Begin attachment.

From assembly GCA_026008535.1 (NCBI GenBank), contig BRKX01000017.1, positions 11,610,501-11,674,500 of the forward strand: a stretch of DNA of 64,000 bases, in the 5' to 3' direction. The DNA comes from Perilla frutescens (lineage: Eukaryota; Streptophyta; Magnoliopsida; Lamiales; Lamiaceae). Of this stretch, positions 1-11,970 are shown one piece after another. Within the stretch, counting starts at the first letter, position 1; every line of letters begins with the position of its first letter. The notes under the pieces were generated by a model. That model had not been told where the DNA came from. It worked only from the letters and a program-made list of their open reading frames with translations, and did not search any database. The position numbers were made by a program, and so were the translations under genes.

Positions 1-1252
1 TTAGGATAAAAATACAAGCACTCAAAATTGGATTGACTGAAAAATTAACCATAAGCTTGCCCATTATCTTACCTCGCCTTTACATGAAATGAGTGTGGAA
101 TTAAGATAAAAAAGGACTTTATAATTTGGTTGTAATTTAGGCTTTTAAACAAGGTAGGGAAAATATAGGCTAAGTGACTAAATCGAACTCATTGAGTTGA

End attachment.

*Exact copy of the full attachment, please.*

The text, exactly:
From assembly GCA_026008535.1 (NCBI GenBank), contig BRKX01000017.1, positions 11,610,501-11,674,500 of the forward strand: a stretch of DNA of 64,000 bases, in the 5' to 3' direction. The DNA comes from Perilla frutescens (lineage: Eukaryota; Streptophyta; Magnoliopsida; Lamiales; Lamiaceae). Of this stretch, positions 1-11,970 are shown one piece after another. Within the stretch, counting starts at the first letter, position 1; every line of letters begins with the position of its first letter. The notes under the pieces were generated by a model. That model had not been told where the DNA came from. It worked only from the letters and a program-made list of their open reading frames with translations, and did not search any database. The position numbers were made by a program, and so were the translations under genes.

Positions 1-1252
1 TTAGGATAAAAATACAAGCACTCAAAATTGGATTGACTGAAAAATTAACCATAAGCTTGCCCATTATCTTACCTCGCCTTTACATGAAATGAGTGTGGAA
101 TTAAGATAAAAAAGGACTTTATAATTTGGTTGTAATTTAGGCTTTTAAACAAGGTAGGGAAAATATAGGCTAAGTGACTAAATCGAACTCATTGAGTTGA